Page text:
Mazda MX-5 Miata Roadster (Book)
By Toshi Hirai (MX-5 Project Director)

Reviewd by Petra Van Den Berge -

Mazda MX-5 Miata Roadster is a book, published by Veloce Publishing, translated and edited from the original Japanese edition: Roadster.

Their own story
In this book the Japanese engineers, that have contributed to the design of the Mazda MX-5, tell their stories. As most of them don't speak English, this book reveals many stories that were never translated before. You will also find schemes and photos that haven't been published before.

Things worth knowing
- Who had ever heard of the Riverside Hotel, a parking garage owned by Mazda next to a little river that, because of lack of space in the Mazda building itself, was converted to a design studio?
- Usually computers take over the work from people, relieving them from many tedious work hours. In this case it worked the other way round: the lack of people available forced them to use computers (for this first time for Mazda on this scale) to do the job.
- The lack of people available even forced Mazda to outsource the work of creating the first running prototype to an English consultancy firm.
- Did you know that the development of the softtop was the team effort of a Japanese and a French engineer that didn't understand a word of each others' language? That the design became as elegant, solid, and (quite unexpectedly) as weatherproof as we know it, proves that some form of good communication was established in the process.
- And did you know that the nose of the MX-5 has been designed according to the traditional lines of the Japanese Noh masks, that the interiour design has been influenced by the sober and functional style of the Japanese tea rooms, and that the pattern of the Japanese Tatami mat is reflected in the fabric of the chairs?

"To be asked to design a sports car must be the dream of any automotive engineer."
The book allows thirteen of these chosen engineers to tell their story. Toshihiko Hirai, the Program Manager of the MX-5, Takao Kijima, responsible for the chassis, suspension and the new Power Plant Frame design, Tom Matano, responsible for the whole concept of the MX-5, Shunji Tanaka, who guided the MX-5 from concept to production and contributed to this process, Sadao Isomura, responsible for the drivetrain, and many other Japanese team members explain how the design of this sportscar looked like a dream, but how the realisation of this dream wasn't exactly that easy.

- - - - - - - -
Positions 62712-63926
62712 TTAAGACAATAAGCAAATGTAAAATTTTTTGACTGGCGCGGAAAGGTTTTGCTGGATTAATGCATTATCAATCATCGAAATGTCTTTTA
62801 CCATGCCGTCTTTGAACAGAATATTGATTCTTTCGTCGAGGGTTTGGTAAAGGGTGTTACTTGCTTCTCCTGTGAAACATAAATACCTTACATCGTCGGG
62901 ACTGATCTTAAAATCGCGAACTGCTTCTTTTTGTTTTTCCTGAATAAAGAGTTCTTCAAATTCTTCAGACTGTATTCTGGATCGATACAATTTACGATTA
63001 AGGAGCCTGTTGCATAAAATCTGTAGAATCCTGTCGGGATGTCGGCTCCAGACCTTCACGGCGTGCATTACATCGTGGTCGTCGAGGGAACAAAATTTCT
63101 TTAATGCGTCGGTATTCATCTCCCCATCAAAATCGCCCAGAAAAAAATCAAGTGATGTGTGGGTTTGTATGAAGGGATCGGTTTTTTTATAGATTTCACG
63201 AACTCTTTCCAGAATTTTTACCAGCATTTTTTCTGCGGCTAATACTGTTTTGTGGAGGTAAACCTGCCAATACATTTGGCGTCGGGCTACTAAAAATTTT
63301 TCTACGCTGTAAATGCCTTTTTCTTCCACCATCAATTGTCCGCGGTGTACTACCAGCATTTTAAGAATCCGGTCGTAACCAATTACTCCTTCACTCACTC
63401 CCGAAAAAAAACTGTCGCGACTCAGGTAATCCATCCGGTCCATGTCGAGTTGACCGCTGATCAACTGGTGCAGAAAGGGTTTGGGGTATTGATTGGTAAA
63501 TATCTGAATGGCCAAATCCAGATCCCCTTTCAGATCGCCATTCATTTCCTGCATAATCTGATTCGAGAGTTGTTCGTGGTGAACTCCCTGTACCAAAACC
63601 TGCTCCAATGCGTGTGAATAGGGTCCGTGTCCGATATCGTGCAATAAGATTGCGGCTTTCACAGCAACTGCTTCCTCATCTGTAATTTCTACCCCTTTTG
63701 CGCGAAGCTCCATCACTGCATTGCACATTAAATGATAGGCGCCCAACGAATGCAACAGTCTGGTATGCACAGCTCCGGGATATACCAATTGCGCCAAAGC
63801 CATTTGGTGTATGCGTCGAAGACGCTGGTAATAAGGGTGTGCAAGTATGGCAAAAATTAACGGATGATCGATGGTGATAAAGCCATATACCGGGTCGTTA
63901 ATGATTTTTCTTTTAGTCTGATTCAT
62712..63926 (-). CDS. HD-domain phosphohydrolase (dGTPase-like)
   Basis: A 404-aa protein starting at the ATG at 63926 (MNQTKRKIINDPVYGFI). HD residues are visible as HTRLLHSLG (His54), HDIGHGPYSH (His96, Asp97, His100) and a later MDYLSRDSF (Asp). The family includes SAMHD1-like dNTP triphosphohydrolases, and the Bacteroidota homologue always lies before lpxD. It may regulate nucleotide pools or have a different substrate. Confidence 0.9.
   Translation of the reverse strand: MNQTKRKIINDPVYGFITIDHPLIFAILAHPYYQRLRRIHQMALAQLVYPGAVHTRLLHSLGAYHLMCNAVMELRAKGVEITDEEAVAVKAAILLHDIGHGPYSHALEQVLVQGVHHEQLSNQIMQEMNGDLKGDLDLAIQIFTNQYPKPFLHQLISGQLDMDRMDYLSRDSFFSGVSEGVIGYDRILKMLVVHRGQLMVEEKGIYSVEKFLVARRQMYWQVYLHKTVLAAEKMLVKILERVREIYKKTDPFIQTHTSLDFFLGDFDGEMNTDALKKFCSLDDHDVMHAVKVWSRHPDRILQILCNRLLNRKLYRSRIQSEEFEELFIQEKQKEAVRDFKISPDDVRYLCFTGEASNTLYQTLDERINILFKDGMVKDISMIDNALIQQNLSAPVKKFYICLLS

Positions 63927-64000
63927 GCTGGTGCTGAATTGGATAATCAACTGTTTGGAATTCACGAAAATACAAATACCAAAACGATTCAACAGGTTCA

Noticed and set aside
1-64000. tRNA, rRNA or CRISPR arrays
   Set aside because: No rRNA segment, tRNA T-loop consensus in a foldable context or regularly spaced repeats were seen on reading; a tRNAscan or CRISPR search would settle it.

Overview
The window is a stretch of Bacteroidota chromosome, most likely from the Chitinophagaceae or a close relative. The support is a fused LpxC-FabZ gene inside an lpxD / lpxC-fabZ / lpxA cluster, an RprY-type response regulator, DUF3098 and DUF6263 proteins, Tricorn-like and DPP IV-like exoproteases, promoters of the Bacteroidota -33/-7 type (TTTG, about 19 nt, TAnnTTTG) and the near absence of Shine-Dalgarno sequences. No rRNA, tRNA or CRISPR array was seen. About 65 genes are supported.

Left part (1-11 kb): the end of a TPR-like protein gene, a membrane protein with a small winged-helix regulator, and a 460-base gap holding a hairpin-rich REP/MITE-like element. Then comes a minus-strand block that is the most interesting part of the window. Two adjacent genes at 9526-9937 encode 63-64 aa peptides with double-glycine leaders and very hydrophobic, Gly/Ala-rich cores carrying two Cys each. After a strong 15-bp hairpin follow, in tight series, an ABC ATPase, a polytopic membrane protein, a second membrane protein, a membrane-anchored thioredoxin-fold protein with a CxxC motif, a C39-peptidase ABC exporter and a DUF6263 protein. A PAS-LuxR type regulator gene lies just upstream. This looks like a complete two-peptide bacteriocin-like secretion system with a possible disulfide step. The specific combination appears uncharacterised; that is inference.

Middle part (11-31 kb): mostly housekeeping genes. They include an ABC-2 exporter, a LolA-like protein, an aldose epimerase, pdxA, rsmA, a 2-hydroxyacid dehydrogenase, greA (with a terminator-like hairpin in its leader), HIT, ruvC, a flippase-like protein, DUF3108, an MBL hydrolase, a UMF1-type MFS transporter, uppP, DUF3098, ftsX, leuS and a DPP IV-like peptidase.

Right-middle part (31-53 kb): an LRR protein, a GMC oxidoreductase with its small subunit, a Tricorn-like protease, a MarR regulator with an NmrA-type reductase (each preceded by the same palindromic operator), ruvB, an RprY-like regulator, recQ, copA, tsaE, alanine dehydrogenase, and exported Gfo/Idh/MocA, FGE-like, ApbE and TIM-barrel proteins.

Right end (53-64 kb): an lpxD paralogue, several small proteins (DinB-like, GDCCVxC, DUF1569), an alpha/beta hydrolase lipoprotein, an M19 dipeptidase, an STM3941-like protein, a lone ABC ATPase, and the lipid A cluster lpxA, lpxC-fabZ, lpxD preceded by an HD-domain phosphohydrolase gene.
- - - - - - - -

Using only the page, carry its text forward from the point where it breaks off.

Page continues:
A very limited budget, little confidence from the management team, the idea that an open twoseater is a dated, unsafe and unsellable concept, opposing developments like the Yen going skyhigh, young (and thus cheap) designers with little experience; many times during its development phase the design risked to end its' life in the wastebasket. But despite, or probably thanks to these opposing forces, the MX-5 became reality, step by step.

Many Mazda employees heard the rumours that 'something interesting was going on' in that old parking garage, the "Riverside Hotel", and many offered their service - after their own work hours or in the weekend - spontaneously and voluntary. They exceeded their own expectations, and instead of making compromises (given the limited resources), instead no concession was being made to the concept, quality, sportiveness and fun-factor of this new lightweight sportscar. The idea of "Unity between Horse and Rider", car and driver, is the ongoing theme in the development.

In the book you will read how the suspension was designed to be perfect, the weight distribution was balanced to be perfect, and how the lack of experienced engineers and unlimited prototypes was overcome by using new computer techniques.
The disadvantage of unexperienced engineers was turned into an advantage, as the experienced engineers would probably never have dared to use computers for their work, nor have trusted their outcome. Also, the MX-5, that in many ways was unique for the Mazda productline with its materials used, the concept (rearwheeldrive roadster with an engine in the front), and technique (double wishbone suspension system on all four wheels, and the power plant frame), would probably never have flourished the way it has, in a traditional setting with experienced engineers, normal product planning, and a normal budget program.

The reward of all these exceptional contributions has been overwhelming. The press, dealers and the public received the MX-5 with a lot of enthousiasm, and meanwhile the MX-5 has broken her own records as the best selling roadster of all times frequently and won many prices. Other car manufacturers realised that Mazda had found the potential that they had overlooked, and quickly followed with their own similar open twoseaters.

The book provides the reader, with the stories of the engineers, a clear vision of the processes, thoughts, ideas, emotions, and challenges that turned the idea of a leight weight sportscar into the MX-5 that is now available. It will certainly increase the respect for this sportive, fun, but certainly also reliable and safe roadster.
The engineers finish their stories where the stories begin for us; the productiontype, that became available fifteen years ago in 1989.
Brian Long describes, in the last chapter, the models and special editions that Mazda produced, up to 1998 - the year that the model was succeeded by the next version (with the fixed headlights).

This book is a must-have for fans of the Mazda MX-5 in general, and specifically for the fans of the original type, to keep in their library or on the coffee-table.

Petra van den Berge

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17 April, 2005